Implications for the British government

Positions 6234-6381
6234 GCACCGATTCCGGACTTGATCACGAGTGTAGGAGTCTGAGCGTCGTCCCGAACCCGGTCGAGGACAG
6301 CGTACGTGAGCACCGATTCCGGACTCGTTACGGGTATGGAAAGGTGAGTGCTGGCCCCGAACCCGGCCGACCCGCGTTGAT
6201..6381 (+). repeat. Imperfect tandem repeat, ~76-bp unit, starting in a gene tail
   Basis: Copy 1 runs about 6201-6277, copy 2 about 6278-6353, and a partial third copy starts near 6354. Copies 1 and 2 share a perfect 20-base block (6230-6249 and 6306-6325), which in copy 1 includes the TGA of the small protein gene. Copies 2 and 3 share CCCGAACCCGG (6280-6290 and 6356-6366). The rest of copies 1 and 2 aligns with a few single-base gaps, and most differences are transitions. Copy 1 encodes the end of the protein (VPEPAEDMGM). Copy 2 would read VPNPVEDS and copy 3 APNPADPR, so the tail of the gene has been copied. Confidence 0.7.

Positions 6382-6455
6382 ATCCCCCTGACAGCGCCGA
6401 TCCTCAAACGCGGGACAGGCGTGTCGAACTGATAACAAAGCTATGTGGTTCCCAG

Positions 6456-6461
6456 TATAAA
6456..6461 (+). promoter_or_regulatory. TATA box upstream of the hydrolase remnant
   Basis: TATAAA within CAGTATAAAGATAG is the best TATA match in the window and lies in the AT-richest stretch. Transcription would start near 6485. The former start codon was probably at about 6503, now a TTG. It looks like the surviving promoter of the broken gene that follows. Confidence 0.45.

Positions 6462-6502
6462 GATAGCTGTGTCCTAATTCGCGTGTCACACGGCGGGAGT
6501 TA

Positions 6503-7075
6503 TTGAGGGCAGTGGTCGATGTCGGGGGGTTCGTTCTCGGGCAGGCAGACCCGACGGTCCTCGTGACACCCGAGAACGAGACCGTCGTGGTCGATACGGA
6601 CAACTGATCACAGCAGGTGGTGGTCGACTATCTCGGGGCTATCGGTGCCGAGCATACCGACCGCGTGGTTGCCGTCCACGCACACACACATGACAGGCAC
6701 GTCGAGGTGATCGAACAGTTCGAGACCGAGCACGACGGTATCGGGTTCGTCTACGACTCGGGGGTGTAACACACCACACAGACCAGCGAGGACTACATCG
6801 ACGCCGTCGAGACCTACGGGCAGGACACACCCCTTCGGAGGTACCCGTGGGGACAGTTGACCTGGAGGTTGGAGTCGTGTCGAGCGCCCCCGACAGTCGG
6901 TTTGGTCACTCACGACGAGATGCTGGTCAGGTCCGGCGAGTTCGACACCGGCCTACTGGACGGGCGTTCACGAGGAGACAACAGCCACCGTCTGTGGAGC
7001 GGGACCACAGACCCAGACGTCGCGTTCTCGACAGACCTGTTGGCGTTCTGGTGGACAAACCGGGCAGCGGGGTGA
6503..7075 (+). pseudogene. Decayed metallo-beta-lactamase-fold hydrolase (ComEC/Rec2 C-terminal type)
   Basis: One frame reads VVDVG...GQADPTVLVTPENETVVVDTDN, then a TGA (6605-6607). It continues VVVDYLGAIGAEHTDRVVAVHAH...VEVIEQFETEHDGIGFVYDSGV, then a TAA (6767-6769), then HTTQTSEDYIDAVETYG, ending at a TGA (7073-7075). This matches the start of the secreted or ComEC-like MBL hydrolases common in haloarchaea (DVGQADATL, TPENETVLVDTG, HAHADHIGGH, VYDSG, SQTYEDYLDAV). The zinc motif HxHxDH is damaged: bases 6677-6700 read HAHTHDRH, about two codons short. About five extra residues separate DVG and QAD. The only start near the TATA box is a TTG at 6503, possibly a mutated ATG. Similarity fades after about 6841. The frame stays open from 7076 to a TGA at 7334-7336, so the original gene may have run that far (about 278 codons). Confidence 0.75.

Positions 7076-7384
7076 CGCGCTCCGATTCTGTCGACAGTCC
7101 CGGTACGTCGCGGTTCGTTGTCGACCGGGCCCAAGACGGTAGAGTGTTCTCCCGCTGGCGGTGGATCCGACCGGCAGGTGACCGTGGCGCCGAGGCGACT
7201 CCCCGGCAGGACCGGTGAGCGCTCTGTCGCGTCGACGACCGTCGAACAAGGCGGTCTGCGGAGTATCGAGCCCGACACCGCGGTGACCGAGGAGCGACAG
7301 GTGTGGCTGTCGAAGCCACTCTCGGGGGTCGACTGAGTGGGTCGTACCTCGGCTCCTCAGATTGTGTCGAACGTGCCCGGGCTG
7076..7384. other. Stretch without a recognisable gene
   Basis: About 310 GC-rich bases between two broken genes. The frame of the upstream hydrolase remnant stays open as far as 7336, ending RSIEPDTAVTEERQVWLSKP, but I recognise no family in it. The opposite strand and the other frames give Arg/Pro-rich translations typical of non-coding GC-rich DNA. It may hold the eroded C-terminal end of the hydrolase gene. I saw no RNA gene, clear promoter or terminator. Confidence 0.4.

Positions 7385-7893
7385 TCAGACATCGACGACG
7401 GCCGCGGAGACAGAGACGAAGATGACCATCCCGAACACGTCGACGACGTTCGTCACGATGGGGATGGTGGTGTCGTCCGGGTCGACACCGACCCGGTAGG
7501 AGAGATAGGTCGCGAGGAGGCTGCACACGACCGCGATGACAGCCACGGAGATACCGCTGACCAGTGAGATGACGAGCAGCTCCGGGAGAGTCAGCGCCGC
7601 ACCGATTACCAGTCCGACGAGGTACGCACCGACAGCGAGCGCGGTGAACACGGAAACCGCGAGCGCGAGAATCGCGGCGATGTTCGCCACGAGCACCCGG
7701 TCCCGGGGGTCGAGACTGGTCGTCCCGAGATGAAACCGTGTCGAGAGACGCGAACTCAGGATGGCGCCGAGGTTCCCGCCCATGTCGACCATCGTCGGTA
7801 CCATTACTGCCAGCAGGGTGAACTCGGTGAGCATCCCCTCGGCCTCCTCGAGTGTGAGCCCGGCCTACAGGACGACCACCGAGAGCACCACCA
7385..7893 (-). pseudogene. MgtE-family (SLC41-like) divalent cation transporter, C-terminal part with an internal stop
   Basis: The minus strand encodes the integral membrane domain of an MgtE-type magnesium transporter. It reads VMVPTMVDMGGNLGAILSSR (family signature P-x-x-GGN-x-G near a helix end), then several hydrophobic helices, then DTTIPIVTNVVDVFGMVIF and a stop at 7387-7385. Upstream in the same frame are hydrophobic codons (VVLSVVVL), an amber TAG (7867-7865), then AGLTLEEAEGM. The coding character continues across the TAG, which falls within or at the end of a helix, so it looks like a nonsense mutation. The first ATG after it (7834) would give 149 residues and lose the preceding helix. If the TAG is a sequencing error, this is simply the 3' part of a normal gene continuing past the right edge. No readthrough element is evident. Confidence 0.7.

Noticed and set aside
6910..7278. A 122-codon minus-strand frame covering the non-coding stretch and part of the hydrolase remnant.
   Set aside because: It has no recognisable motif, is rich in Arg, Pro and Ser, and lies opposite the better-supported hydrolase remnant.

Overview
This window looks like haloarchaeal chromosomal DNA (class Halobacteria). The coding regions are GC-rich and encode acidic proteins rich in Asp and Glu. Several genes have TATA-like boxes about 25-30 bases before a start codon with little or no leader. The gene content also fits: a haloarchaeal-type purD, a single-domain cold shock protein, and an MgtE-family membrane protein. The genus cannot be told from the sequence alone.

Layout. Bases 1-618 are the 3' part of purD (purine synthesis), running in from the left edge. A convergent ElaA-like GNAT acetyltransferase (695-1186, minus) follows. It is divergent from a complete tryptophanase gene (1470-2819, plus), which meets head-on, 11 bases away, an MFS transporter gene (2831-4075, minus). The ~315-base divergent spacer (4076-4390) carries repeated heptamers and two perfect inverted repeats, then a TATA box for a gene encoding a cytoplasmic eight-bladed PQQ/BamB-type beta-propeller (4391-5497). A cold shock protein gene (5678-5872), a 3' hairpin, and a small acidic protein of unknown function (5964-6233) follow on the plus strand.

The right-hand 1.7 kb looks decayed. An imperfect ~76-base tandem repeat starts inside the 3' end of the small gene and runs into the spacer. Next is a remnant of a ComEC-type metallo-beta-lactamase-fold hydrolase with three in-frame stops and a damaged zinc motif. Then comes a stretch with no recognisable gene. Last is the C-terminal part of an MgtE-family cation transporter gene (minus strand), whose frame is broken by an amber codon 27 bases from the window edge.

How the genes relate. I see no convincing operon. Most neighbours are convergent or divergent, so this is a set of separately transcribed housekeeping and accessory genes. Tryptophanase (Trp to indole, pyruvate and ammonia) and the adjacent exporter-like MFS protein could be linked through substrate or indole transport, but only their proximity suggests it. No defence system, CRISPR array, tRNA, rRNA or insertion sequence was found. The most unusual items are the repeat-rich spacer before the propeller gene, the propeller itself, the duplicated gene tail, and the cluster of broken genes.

What role, if any, the RAF played on 2 and 10 June, is not yet known. But we do know that the Nimrod was patrolling the 60-mile stretch of water between North Africa and the Canary Islands at the beginning of June. The RAF website, and Paul Gilbridge, a journalist from the Express newspaper provide descriptions of a Nimrod mission which involved the interception of two boats packed with ninety migrants travelling from Morocco to Lanzarote. The Express journalist describes the Nimrod ‘swooping low’ over the boats. Flt Lt Richie Williams writes of ‘open boats packed with people who immediately ducked down attempting to hide. We alerted a nearby Guardia Civil patrol boat and stayed close by in case the smugglers tried to throw people out, in which case we could have deployed life boats.’ One can only imagine what effect a military aircraft approaching in this way would have on people crammed into unsafe and rickety boats. Further questions need to be asked about Nimrod’s role, if any, on 2 and 10 June. If the Nimrod was operational, was it the RAF which passed on information to the Spanish patrol boats about the two crafts which capsized when the marine patrols approached? Was the Nimrod in the area when the boats capsized? Was it deployed to rescue the survivors? In peace time, the Nimrod has been used as a search and rescue aircraft, involved in searching for survivors and coordinating rescues. ‘The Nimrod’s sophisticated search and location capability makes it the ideal aircraft for this type of operation’, the RAF website proclaims.